What you are looking for is a bridge loan but at least here in CA they are currently illegal, or unavailable for a primary residence so you would in fact have to complete a cash out refinance on your current home, or add second mortgage or a home equity line of credit in order to free up the cash you need to purchase the new home. The problem will be, you won't be able to get all of it. You will likely only be able to finance up to 80% of the appraised value.
As others have said you could by the new home with a little or no down loan product but unless you are a veteran, or a low to moderate income household in a rural area (USDA), you will have expensive mortgage insurance included in your financing on the new home. You will have to refinance to get rid of the mortgage insurance once your current home sells.
Happy Holidays, Rudi
The short, easy answer is "yes, it can be done"...provided there is enough equity in your home and a multitude of other conditions are correct. To get a real answer, you will need to discuss your personal financial situation with a lender or mortgage broker. You can contact Brian LeBars, Vintage Mortgage, in Pleasanton to discuss your options. I've provided you with his website below.
Good luck and enjoy the new home!
Intero Real Estate
Licensed since 1991
The easiest answer is first to first call a mortgage banker, such as myself, and discuss your income, how much equity you currently have in your current home, what other assets you have. You may be able to do a Home Equity Withdrawal on the first home to create a down payment on the second. You may be able to use money from the seller (closing costs) toward purchase. You may be able to put very little down on the second home. Maybe even only 5%. The variables are fairly extensive and are individual situation specific. There is no obligation if you talk to me.
For mare information, please call me at my cell phone: (408)509-6218
Real Estate Broker/REALTOR
Cell Phone: (408)509-6218
Email Address: firstname.lastname@example.org
Oh how the times have changed! Back in my dad's time, one did not sell their current home until they found a "new" home, and at that time, the Sellers would agree to allow the Buyer enough time to sell the home. This can still be done today--it's called a "contingent sale"--but many Sellers will not agree to accept an offer that is predicated on the successful sale of the buyer's old home to complete the purchase of the new home.
Nowadays, mortgage companies want to "see" the money you'll be using as a downpayment sitting in the bank account ("seasoning" is what they call it)--not accumulating equity in your current home, so having a sufficient cash to cover the downpayment is one hurdle that must be surmounted to buy a new home while keeping the old one. Also, most buyers have to have a limited amount of debt to qualify for a new loan, so keeping the old home often pushes those important ratios up too high to qualify for a new loan.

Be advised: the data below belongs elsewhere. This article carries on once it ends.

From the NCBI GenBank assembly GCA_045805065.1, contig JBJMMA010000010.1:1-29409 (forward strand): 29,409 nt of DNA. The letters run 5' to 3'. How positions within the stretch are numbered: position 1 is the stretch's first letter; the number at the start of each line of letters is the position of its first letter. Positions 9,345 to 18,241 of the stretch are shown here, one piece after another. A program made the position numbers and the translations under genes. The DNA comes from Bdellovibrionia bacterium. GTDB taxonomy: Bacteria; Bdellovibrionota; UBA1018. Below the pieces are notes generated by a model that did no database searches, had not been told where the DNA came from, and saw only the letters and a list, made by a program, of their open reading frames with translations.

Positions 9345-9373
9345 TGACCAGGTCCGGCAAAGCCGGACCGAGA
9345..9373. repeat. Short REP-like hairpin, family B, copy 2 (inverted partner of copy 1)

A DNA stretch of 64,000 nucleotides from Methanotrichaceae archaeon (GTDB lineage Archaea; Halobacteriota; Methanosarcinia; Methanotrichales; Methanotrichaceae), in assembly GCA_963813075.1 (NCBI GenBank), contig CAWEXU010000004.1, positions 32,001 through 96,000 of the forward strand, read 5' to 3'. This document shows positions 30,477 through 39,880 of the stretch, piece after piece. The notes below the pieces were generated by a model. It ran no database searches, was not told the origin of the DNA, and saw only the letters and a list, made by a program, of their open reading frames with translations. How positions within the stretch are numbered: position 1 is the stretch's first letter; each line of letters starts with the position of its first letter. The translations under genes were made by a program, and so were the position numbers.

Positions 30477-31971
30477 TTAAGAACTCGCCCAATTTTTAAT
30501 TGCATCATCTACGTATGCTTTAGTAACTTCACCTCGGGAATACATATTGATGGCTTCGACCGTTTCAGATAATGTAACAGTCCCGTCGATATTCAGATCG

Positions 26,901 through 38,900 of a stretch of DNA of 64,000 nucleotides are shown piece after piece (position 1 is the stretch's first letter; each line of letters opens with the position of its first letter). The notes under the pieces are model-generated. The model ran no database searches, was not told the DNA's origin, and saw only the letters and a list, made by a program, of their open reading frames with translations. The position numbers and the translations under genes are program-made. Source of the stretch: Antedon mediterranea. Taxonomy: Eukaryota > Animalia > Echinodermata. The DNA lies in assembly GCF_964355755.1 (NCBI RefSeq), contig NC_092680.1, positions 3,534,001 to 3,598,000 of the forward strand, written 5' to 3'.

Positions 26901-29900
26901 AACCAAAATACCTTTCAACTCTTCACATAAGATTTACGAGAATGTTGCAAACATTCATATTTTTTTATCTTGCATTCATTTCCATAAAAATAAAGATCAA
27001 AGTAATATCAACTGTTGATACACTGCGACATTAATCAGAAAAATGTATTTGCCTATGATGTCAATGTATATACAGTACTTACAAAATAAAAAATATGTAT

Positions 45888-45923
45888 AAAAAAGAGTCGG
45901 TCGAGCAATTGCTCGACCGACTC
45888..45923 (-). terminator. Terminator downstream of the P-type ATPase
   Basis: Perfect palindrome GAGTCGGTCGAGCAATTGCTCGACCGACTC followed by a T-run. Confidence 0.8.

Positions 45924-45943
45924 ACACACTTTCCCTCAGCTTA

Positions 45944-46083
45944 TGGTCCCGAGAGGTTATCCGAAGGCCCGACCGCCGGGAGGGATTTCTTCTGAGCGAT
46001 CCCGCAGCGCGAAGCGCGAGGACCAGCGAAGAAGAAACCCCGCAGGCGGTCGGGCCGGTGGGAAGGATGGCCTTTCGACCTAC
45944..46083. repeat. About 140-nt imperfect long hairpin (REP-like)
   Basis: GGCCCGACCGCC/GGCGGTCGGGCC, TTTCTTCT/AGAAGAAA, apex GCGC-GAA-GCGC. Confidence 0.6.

Obviously, everyone's situation is different, so to really know if your income and debt ratios are acceptable to the mortgage company, you will need to speak with a mortgage broker, take your income or pay stubs, tax returns and necessary paperwork to the broker or bank and find out what you can buy and if there are any loans available that will allow you to keep the current home while buying the new home. I do have and have worked with Buyers who were able to keep their old house while buying their new home, but they tended to have a lot of available "cash" for the downpayment and income sufficiently high enough to qualify for both loans at the same time. Again, however, each situation is unique and only a qualified mortgage broker or lender can really help you assess what you can afford and what loan options will be available.
Grace Morioka, SRES
Area Pro Realty-People's Choice
You have a lot of options. I've had over 100 transactions where the sellers bought after they sold. No one ended up in a rental and moved twice. We planned for it to work out the right way ahead of time.
Mark Burns, Realtor
Coldwell Banker Elite - Top 2% Worldwide
President - PRDS, Contracts and Forms for Silicon Valley Residential Real Estate
DRE# 00896552 Licensed since 1985
Over 600 Homes Sold in Silicon Valley
408-377-8876 email@example.com Dave Setti with Turnkey Mortgage is a trusted resource.
All the best to you.